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Senate passes bill improving air safety and service for travelers, a day before FAA law expires


WASHINGTON — The Senate has passed a $105 billion bill designed to improve air safety and customer service for air travelers, a day before the law governing the Federal Aviation Administration expires.

The bipartisan bill, which comes after a series of close calls between planes at the nation’s airports, would boost the number of air traffic controllers, improve safety standards and make it easier for customers to get refunds after flights are delayed or canceled.

It passed the Senate 88-4. The legislation now goes to the House, which is out of session until next week. The Senate is considering a one-week extension that would give the House time to pass the bill while ensuring the FAA isn’t forced to furlough around 3,600 FAA employees.

The bill stalled for several days this week after senators from Virginia and Maryland objected to a provision that would allow an additional 10 flights a day to and from the heavily trafficked Reagan Washington National Airport. Other senators have tried to add unrelated provisions, as well, seeing it as a prime chance to enact their legislative priorities.

But Senate Majority Leader Chuck Schumer called a vote Thursday evening after it became clear that senators would not be able to agree on amendments to the bill before it expires. After the bill passed, leaders in both parties were still working out how to pass an extension and ensure the law does not expire on Friday. The House passed a one-week extension earlier this week.

The FAA has been under scrutiny since it approved Boeing jets that were involved in two deadly crashes in 2018 and 2019. The Senate legislation would govern FAA operations for the next five years and put several new safety standards in place.

The bill would increase the number of air traffic controllers and require the FAA to use new technology designed to prevent collisions between planes on runways. It would require new airline planes to have cockpit voice recorders capable of saving 25 hours of audio, up from the current two hours, to help investigators.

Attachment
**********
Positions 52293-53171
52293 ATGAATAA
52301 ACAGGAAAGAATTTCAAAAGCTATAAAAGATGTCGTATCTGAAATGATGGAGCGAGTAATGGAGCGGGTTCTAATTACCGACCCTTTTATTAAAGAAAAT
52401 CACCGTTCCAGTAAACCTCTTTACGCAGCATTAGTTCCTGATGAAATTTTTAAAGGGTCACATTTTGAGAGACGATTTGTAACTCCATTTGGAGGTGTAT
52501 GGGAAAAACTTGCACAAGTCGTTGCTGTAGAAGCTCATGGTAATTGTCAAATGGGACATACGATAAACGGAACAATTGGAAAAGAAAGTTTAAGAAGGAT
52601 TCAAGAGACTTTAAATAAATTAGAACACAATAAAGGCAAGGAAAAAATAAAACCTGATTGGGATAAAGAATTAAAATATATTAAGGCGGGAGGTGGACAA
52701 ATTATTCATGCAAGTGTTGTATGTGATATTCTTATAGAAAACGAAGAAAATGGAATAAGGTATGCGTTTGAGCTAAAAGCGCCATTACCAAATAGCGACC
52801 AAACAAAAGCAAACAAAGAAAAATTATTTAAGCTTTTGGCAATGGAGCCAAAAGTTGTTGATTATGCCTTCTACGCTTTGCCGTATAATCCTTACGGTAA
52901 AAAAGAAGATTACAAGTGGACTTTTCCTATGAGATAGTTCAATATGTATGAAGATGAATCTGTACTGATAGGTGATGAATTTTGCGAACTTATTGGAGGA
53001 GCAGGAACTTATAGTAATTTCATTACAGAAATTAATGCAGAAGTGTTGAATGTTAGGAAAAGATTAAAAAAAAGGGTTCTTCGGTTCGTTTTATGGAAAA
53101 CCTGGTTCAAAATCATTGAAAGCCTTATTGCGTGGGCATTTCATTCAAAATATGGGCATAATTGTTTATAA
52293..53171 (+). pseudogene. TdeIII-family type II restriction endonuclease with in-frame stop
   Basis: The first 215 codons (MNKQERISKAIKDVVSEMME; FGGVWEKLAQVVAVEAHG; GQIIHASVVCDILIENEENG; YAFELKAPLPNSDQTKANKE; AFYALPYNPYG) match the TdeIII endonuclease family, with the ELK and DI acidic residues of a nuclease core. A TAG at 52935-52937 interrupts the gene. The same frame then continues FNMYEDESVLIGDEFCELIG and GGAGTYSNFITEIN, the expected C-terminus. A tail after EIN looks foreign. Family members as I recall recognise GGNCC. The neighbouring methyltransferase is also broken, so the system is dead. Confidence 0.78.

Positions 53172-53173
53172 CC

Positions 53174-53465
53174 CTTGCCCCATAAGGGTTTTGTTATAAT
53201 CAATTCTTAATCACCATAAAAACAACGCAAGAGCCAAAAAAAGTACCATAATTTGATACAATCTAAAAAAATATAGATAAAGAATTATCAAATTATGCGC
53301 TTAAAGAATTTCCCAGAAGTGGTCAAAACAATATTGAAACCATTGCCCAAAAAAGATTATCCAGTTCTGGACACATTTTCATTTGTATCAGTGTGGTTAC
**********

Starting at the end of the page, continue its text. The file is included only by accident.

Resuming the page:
It would also try to improve customer service for flyers by requiring airlines to pay a refund to customers for flight delays — three hours for a domestic flight and six for an international one. Lawmakers tweaked the bill this week to make it even easier for customers to receive refunds, revising language that would have put most of the onus on the customer to request them. The change put the Senate bill more in line with new regulations issued by President Joe Biden’s administration last week.

In addition, the bill would prohibit airlines from charging extra for families to sit together and triple the maximum fines for airlines that violate consumer laws. And it would require the Transportation Department to create a “dashboard” so consumers can compare seat sizes on different airlines.

The FAA says that if the law expires on Friday, the 3,600 employees would be furloughed without a guarantee of back pay starting at midnight. The agency would also be unable to collect daily airport fees that help pay for operations, and ongoing airport improvements would come to a halt.

No one in “safety critical” positions — like air traffic controllers — would be affected if the deadline is missed, the FAA says, and the safety of the flying public would not be at risk.

Still, failure to pass the popular bipartisan bill by May 10 would be the latest setback after months of delays on the measure, and another example of Congress struggling to pass major legislation, even when it has broad support.

Opening the Senate on Thursday, Senate Majority Leader Chuck Schumer urged senators to come to an agreement soon. “Absolutely nobody should want us to slip past the deadline because that would needlessly increase risks for so many travelers and so many federal workers,” he said.

Virginia Sens. Tim Kaine and Mark Warner, both Democrats, had pushed for a vote on their amendment to block the additional long-haul flights at Virginia’s Reagan National. They say the airport is restricted in size and too busy already, pointing to a close call there between two planes earlier in April that they said is a “flashing red warning light.”

Several Western lawmakers have argued for more flights at the airport, saying it is unfair to consumers that there is a restriction on long-haul flights. The provision’s chief proponent is Texas Sen. Ted Cruz, the top Republican on the Senate Commerce Committee, who has argued that San Antonio should have a direct flight from the airport. Cruz blocked a vote on Kaine and Warner’s amendment when Schumer tried to bring it up shortly before final passage.

Airlines are also split on the idea of additional flights at Reagan National. Delta Airlines has argued for more flights, while United Airlines, with a major operation at farther-out Dulles Airport, has lobbied against the increase.

The House last year passed its own version of the FAA legislation without additional Reagan National flights after intense, last-minute lobbying from the Virginia delegation — a bipartisan vote on an amendment to the FAA bill that saw members aligning not by party but geographic location. Lawmakers use the airport frequently as it’s the closest Washington airport to the Capitol, and Congress has long tried to have a say in which routes have service there.

“Some of our colleagues were too afraid to let the experts make the call,” Kaine and Warner said in a statement Thursday evening. “They didn’t want to show the American people that they care more about a few lawmakers’ desire for direct flights than they care about the safety and convenience of the traveling public. That is shameful and an embarrassment.”


Mary Clare Jalonick , 2024-05-10 02:36:57

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